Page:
Judge Keasler dissented without opinion. Judge Slaughter dissented in an opinion joined by Judge Yeary. She would have held the evidence insufficient to show that the firearms proficiency reports were “governmental records.” That is because the applicable definition of “governmental records here” requires that the “record” be “kept by government for information.” Judge Slaughter believed that because TCOLE had no use for the reports, the evidence was insufficient to show they were kept “for information.”

Takeaways
There are a couple of takeaways from this case. The most obvious is that §37.10 is a big, complicated statute that covers a lot of things. This point was emphasized a week after Chambers, when the Court of Criminal Appeals released Alfaro-Jimenez v. State.[9] There, the defendant was charged with tampering with a governmental record for creating a fake Social Security card. But the State used the wrong definition of “governmental record” in the charging instrument, and the defendant was acquitted on appeal. Chambers and Alfaro-Jimenez show that prosecutors and defense attorneys alike need to pay particular attention on these cases and take both the statute and the charging instruments literally.

            The second takeaway regards the doctrine of impossibility. It does not come up often, so this case is a useful reminder. In attempt or intent offenses, the question is not, “Did the defendant attempt or intend to commit a crime?” but rather, “Was the act the defendant attempted or intended to commit a crime?” Even if a defendant thinks he is harming or defrauding someone, if the specific act he does could not cause harm or fraud, that is not criminal.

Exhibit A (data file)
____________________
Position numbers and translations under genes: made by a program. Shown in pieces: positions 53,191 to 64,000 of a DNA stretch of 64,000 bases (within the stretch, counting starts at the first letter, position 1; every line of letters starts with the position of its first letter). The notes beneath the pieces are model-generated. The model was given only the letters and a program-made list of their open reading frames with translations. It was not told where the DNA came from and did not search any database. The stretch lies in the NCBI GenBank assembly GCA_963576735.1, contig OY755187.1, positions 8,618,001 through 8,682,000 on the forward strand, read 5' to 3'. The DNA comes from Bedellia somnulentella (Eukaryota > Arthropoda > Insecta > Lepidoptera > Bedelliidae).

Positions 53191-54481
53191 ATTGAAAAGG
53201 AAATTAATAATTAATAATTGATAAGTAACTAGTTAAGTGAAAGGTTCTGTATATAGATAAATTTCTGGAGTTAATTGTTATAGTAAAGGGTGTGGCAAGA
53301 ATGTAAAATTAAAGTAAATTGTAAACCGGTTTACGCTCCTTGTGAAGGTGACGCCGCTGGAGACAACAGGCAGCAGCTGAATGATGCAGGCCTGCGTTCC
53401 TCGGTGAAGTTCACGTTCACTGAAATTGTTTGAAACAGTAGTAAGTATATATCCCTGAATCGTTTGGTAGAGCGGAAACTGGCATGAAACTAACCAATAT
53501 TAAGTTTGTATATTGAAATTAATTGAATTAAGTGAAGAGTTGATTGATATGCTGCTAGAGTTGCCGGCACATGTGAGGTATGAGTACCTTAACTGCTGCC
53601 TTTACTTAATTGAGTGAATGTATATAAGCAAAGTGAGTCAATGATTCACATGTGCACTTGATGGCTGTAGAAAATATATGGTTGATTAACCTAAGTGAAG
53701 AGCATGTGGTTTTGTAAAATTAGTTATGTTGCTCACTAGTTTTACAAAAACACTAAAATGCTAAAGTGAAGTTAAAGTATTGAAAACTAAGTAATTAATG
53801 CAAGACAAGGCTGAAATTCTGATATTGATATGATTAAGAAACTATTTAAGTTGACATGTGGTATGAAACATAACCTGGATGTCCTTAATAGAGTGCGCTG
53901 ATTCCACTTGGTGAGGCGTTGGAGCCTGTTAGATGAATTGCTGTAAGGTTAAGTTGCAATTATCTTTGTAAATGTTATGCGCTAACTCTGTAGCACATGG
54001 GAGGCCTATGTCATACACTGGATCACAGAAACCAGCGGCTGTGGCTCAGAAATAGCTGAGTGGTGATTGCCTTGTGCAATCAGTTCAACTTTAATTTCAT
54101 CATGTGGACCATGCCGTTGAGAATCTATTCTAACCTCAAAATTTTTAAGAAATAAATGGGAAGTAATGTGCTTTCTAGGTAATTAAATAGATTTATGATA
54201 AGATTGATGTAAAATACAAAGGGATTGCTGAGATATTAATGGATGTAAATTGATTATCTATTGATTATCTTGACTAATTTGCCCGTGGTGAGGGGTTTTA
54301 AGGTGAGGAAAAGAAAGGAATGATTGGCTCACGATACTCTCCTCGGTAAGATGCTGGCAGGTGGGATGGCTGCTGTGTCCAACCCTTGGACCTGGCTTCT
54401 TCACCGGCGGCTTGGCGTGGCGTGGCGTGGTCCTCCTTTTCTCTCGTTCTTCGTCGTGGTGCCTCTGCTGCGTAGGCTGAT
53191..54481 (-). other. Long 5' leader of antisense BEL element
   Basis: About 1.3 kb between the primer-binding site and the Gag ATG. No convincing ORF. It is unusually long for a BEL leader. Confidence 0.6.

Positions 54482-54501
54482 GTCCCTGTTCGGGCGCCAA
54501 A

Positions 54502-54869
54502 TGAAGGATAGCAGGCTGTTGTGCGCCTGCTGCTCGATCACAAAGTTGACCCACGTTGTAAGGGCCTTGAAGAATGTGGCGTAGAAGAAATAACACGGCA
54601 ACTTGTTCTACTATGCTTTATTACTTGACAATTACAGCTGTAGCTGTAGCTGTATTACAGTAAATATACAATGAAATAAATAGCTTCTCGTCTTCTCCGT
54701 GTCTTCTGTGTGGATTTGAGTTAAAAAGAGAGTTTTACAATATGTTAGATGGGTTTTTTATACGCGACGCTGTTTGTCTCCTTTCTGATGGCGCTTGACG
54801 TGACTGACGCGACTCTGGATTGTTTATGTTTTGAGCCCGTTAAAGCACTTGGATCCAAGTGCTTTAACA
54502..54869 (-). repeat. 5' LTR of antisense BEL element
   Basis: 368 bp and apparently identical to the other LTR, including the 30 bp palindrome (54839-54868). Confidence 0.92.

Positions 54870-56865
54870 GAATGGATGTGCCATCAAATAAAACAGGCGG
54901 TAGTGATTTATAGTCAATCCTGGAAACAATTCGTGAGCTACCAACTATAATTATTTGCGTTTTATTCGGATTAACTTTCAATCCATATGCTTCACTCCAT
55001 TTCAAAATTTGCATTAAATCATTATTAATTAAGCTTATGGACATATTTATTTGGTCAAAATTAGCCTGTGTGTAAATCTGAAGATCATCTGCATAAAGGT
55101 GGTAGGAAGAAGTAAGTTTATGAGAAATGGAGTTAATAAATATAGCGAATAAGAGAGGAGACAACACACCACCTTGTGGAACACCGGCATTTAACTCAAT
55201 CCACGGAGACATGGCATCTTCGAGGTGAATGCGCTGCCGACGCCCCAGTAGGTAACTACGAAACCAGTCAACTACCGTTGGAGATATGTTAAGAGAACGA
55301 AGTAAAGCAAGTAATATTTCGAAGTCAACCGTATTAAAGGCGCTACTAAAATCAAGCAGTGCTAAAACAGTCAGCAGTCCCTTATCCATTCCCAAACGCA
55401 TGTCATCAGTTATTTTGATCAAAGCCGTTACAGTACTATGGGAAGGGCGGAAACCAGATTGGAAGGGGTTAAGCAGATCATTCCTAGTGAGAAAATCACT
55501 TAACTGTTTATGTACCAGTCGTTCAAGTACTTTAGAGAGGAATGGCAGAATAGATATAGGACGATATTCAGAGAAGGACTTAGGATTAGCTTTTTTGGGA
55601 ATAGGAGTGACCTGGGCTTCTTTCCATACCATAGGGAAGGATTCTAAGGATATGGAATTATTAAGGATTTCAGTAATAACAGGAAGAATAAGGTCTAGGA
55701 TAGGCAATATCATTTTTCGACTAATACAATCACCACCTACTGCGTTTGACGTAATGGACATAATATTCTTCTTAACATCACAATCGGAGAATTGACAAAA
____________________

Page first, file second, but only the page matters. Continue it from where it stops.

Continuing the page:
Endnotes

[1] ___ S.W.3d ___, No. PD-0771-17, 2019 WL 2612770 (Tex. Crim. App. June 26, 2019).

[2] See Tex. Penal Code  §37.01(2)(A), (B).

[3] Chambers v. State, 523 S.W.3d 681 (Tex. App.—Corpus Christ 2017) rev’d, ___ S.W.3d ___, No. PD-0771-17, 2019 WL 2612770 (Tex. Crim. App. June 26, 2019).

[4] Id. at 690 (quoting Wingo v. State, 143 S.W.3d 178, 187 (Tex. App.—San Antonio 2004), aff’d, 189 S.W.3d 270 (Tex. Crim. App. 2006)).

[5] See Tex. Loc. Gov’t Code § 341.012.

[6] Tex. Penal Code §37.10(c), (d).

[7] 898 S.W.2d 886 (Tex. Crim. App. 1995)

[8] Tex. Penal Code §37.10(f).

[9] ___ S.W.3d___, No. PD-1346-17, 2019 WL 2814864 (Tex. Crim. App. July 3, 2019).